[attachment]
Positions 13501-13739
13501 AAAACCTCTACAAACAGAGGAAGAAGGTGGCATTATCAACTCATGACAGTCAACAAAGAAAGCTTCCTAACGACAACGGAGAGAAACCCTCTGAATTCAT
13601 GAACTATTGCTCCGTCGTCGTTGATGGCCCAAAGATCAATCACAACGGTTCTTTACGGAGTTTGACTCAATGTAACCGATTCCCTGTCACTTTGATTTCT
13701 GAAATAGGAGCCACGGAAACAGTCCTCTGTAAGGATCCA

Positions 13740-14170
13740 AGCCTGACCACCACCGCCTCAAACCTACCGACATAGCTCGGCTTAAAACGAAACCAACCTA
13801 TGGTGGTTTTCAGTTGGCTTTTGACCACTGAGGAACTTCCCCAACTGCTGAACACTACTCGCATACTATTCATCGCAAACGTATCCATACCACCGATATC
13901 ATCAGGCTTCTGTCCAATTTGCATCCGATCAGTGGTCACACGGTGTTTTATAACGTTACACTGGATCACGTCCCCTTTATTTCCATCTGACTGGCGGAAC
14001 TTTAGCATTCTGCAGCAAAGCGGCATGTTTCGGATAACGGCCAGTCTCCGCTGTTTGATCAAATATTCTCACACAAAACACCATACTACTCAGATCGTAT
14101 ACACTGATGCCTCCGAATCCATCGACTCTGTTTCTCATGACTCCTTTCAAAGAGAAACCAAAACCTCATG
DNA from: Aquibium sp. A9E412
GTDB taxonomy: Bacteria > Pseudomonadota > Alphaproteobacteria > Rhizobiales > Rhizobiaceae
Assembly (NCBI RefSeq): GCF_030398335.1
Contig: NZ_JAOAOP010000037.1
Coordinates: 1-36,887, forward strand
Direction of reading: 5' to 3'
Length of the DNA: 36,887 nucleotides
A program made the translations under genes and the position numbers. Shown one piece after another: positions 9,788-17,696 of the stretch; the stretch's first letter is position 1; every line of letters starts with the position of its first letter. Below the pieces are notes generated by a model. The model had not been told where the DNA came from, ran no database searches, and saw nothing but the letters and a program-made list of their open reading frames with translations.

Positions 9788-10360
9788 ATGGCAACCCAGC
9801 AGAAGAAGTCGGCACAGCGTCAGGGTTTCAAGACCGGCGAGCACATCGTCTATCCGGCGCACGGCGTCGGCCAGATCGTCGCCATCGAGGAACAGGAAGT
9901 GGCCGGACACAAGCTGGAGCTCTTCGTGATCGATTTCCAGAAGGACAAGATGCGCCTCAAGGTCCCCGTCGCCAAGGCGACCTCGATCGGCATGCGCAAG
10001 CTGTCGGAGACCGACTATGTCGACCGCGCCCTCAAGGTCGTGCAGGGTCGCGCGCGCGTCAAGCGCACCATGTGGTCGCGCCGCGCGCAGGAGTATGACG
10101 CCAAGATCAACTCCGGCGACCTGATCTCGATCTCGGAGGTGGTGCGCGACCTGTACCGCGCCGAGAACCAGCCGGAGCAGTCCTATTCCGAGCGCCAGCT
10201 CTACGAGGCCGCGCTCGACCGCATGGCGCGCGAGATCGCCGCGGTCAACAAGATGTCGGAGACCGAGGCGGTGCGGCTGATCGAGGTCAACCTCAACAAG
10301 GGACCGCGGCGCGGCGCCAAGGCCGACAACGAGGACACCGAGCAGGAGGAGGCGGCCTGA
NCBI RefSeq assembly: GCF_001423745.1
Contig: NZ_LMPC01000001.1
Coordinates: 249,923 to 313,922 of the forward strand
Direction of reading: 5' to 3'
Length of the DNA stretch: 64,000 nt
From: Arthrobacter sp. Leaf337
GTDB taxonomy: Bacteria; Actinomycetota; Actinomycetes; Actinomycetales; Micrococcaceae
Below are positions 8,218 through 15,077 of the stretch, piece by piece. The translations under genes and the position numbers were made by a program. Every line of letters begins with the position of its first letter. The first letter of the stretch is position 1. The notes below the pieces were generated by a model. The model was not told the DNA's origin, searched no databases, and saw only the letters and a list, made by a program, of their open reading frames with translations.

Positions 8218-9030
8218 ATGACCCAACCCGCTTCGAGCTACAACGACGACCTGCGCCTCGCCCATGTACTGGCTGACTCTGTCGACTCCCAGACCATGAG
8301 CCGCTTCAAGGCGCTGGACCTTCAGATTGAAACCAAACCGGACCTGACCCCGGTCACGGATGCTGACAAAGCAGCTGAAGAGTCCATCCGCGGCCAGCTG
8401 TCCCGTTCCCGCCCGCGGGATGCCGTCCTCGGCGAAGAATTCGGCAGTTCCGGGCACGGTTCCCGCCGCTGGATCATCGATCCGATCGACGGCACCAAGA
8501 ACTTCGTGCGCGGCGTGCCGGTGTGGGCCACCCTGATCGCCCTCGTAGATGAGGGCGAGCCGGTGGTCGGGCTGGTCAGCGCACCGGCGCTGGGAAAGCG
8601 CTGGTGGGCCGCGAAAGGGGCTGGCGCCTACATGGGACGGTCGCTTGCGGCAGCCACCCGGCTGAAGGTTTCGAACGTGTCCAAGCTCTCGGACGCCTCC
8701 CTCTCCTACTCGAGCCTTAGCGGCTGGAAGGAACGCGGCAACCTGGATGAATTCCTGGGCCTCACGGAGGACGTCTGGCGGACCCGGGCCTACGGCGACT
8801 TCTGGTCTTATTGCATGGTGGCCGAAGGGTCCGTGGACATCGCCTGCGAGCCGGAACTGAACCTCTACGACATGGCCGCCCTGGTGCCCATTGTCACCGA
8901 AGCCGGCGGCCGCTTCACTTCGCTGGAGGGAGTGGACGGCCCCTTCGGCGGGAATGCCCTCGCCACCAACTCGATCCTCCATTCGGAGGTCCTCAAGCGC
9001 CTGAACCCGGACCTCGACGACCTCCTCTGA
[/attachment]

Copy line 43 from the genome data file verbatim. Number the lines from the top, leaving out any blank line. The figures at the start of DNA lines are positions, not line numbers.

8901 AGCCGGCGGCCGCTTCACTTCGCTGGAGGGAGTGGACGGCCCCTTCGGCGGGAATGCCCTCGCCACCAACTCGATCCTCCATTCGGAGGTCCTCAAGCGC